India y Mexico

Similarities between India and Mexico

It should be noted that I am not a student (by profession) of any of these cultures. However, at a very early age I became passionate about the mysteries that the Anahuac cultures kept, and later I began to be interested in Yoga and its benefits. As a practitioner of Universal spiritual, I decided to explore each one, in due course, and immersed myself in the direct practice of rites and customs in the native lands of Toltequity and Hinduism. To do this, I focused on the central and southern areas of Mexico, as well as the northern and southern areas of India, as it was the places where I spent the most amount of time. But before, a little context ...
I was born in Mexico City, so I grew up in the capital that safeguards the Aztec Conchera dance tradition, which I later entered in southern Mexico. In 2018 I decided to embark on my first adventure within my own country of origin, right in the Mexican Caribbean, to delve into the Mayan culture and soak up its essence. Later in 2019 I traveled to India (Rishikesh, known for being the birthplace of Yoga and Auroville, known for being one of the cities aware of the new era most successful in the world), seeking to deny the western interpretation of Yoga, which I later understood was from the ancient philosophy of the Samkhya. Both trips took place with a theoretical background obtained in books, texts on the web, and of course, the practice at home of the corresponding physical and mental health disciplines. After returning from this trip, I want to share with you the deepest learnings that relate both cultures, as well as their main distinctions that make them bring to the world an evolutionary vision for thought and good living.
India y Mexico


Central Mexico is well known for its enormous capacity to accommodate tens of millions of people. This leads Mexicans to think that they live in a highly active and busy city. That was what I thought until I got to India. The pace of life in India is extremely fast in any big city. Rishikesh, despite being home to the Rishis (men who keep the ancient knowledge of India), the shock that the city hits visitors is tremendous, especially for the amount of noise, aromas and eccentricities that one can see in every corner. As in any city, when approaching the limits that surround you one finds greater calm and serenity. In Mexico things are just a little less relaxed, but very different. In the country's capital, the stimuli are less chaotic, and it is easier to find prolonged moments of harmony in the squares, where music and colors sound to the rhythm of the hearts of the inhabitants.

In India things are very fast, and there is a fluid order that has no explanation in the eyes of Westerners. Regarding public transport, India is very similar to Mexico, always full of people, to such a degree that not even a pin fits in the cabins of buses and subways. Only in India this is taken to the extreme, since the number of people is greater and the spaces smaller; And yet, I could feel the rhythm even faster and smoother than anywhere in Mexico I've been. Animals that seem exotic to us, such as cows and primates, are also housed in the streets of India. The fact that these animals wander the streets and leave their waste anywhere can create an uncomfortable environment for any visitor. I had a hard time adapting, because while on the one hand I admired the fact that in India these animals were respected and allowed to live with humans, on the other hand I did not understand where tolerance arose for leaving animal waste to dispose of alone on the paved streets.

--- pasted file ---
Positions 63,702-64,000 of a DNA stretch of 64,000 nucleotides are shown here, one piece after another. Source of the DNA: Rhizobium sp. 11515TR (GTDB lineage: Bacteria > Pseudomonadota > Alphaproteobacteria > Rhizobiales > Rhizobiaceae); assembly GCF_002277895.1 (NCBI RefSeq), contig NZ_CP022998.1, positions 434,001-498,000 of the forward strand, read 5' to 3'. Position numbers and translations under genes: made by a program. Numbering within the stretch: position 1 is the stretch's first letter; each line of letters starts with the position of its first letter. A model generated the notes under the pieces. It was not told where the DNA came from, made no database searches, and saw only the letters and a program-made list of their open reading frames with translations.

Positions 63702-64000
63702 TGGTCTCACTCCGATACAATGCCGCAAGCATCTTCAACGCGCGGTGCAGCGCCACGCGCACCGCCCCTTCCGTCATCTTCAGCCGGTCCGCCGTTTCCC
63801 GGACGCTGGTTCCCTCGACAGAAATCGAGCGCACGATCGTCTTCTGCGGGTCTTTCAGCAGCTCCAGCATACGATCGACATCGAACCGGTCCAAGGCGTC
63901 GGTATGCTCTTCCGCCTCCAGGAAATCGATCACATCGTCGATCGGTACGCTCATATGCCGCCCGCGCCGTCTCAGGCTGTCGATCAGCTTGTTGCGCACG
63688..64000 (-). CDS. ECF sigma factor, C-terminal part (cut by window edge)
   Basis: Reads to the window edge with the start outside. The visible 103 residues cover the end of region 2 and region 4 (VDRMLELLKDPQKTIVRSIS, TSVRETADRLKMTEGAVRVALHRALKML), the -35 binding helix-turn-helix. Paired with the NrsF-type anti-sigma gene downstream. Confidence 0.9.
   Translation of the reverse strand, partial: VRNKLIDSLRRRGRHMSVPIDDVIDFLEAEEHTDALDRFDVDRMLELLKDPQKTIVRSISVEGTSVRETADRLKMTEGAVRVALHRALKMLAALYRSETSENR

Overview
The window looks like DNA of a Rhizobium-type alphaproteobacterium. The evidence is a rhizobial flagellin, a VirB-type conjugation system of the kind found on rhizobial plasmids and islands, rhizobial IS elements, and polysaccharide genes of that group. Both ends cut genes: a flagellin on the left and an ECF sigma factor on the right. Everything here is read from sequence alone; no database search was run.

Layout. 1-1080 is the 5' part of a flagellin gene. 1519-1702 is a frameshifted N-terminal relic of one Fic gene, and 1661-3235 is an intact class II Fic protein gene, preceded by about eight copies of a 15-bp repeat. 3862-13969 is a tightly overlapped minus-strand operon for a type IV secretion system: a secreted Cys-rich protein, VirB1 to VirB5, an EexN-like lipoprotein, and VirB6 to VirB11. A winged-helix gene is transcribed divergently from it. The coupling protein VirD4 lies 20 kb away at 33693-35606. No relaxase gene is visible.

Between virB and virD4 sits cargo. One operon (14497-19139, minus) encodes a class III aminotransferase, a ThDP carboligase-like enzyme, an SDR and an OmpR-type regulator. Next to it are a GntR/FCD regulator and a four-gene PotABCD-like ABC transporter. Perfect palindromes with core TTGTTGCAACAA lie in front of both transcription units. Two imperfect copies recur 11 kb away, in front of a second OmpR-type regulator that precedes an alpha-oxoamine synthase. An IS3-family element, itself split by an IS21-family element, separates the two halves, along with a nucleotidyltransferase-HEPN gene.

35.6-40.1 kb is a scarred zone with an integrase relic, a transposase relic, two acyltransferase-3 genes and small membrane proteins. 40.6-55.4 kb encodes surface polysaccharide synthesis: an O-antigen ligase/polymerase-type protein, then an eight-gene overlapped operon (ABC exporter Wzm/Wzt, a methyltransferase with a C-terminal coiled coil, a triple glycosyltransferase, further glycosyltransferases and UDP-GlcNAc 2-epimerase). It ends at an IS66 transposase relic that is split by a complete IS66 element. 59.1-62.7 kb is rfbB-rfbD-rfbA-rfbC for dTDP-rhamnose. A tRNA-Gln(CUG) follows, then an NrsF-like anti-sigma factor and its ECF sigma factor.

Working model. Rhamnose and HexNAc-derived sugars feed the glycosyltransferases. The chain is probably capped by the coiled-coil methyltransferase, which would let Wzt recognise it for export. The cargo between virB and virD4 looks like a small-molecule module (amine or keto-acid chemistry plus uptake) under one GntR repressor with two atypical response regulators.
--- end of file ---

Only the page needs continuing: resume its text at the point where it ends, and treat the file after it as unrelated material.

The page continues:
Definitely both worlds have a unique and very varied gastronomic wealth. While in India, I rarely missed Mexican food. As in Mexico, the food is rich in spices (the majority strong) and the tropical fruits are of an exquisite flavor. But despite the fact that both countries evoke an exotic culinary experience (for the eyes of any other culture), I can say that both are very different in their main ingredients. Corn is definitely the strongest in America, and stands out in the dishes made with it, such as tacos, huaraches, atole, quesadillas, pozol, broth and more. In contrast, India stands out for its rice, nuts and spices used, such as curry and gee (from cow's milk butter). Of course, eating food from both cultures must be experienced in their respective nations. I had the opportunity to taste Mexican food in India, and I was disappointed to savor dishes under recipe, with ingredients that replace the original ones and with a completely different flavor.


Definitely the music of India fascinated me. I was able to connect deeply with the sounds and songs that in crowds rise to the skies, the waters and the mountains. Music in Mexico has a much greater impact after European colonization, as genres such as mariachi, norteño or son jarocho have a direct influence on Spanish and even German music. This makes the experience in Mexico put us in an equally beautiful post-colonial context, because little is known about the music that the natives produced prior to the arrival of the Europeans. Instead, India holds melodies and harmonies that clearly resonate and inspire all cultures in the world, especially when they are spiritual songs.


Going into the field of physical exercises, India kept me with very high expectations regarding Yoga. And I was definitely surprised to see people, even elderly, experienced in the disciplines, with tremendous elasticity and wonderful concentration. The Yoga experience in India is very authentic, deep and well supported by a strict and structured method. Mexico has also adopted Yoga from India, especially in the Mexican Caribbean, where you can find Yoga studies that share the Hindu philosophy in a correct way. However, in Mexico there is pre-Hispanic dance, which offers power and energy in the form of marches wrapped in rituals that seek to rescue and preserve the pre-Hispanic essence and its authenticity. Of course, both practices are completely different, and they certainly give enormous cultural richness to both worlds. From my perspective, studying Yoga in India is more about getting involved in culture than the discipline itself, since the quality of Yoga that is taught in Mexico is very high. The difference is that practicing Yoga in the Himalayas offers a lot of context, so you can breathe the Rishi essence in its maximum splendor.